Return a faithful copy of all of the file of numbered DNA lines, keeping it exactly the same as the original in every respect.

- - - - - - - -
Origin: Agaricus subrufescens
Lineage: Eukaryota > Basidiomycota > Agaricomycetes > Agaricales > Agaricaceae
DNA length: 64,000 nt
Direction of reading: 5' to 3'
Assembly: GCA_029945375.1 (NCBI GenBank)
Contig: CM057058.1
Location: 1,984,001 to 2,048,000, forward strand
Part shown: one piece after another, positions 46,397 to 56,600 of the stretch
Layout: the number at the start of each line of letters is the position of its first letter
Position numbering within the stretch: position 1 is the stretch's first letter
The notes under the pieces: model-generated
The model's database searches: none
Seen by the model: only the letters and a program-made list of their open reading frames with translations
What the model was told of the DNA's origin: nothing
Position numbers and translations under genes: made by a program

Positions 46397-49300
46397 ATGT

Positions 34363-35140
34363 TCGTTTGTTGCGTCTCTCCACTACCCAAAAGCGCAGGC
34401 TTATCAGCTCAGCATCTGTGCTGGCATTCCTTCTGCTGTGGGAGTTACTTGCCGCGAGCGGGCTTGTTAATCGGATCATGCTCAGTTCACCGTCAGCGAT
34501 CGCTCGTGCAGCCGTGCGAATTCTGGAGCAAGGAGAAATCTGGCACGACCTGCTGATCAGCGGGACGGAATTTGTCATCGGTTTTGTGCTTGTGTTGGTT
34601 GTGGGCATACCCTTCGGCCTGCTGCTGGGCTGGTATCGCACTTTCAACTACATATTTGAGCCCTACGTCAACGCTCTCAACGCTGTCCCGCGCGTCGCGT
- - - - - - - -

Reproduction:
Origin: Agaricus subrufescens
Lineage: Eukaryota > Basidiomycota > Agaricomycetes > Agaricales > Agaricaceae
DNA length: 64,000 nt
Direction of reading: 5' to 3'
Assembly: GCA_029945375.1 (NCBI GenBank)
Contig: CM057058.1
Location: 1,984,001 to 2,048,000, forward strand
Part shown: one piece after another, positions 46,397 to 56,600 of the stretch
Layout: the number at the start of each line of letters is the position of its first letter
Position numbering within the stretch: position 1 is the stretch's first letter
The notes under the pieces: model-generated
The model's database searches: none
Seen by the model: only the letters and a program-made list of their open reading frames with translations
What the model was told of the DNA's origin: nothing
Position numbers and translations under genes: made by a program

Positions 46397-49300
46397 ATGT

Positions 34363-35140
34363 TCGTTTGTTGCGTCTCTCCACTACCCAAAAGCGCAGGC
34401 TTATCAGCTCAGCATCTGTGCTGGCATTCCTTCTGCTGTGGGAGTTACTTGCCGCGAGCGGGCTTGTTAATCGGATCATGCTCAGTTCACCGTCAGCGAT
34501 CGCTCGTGCAGCCGTGCGAATTCTGGAGCAAGGAGAAATCTGGCACGACCTGCTGATCAGCGGGACGGAATTTGTCATCGGTTTTGTGCTTGTGTTGGTT
34601 GTGGGCATACCCTTCGGCCTGCTGCTGGGCTGGTATCGCACTTTCAACTACATATTTGAGCCCTACGTCAACGCTCTCAACGCTGTCCCGCGCGTCGCGT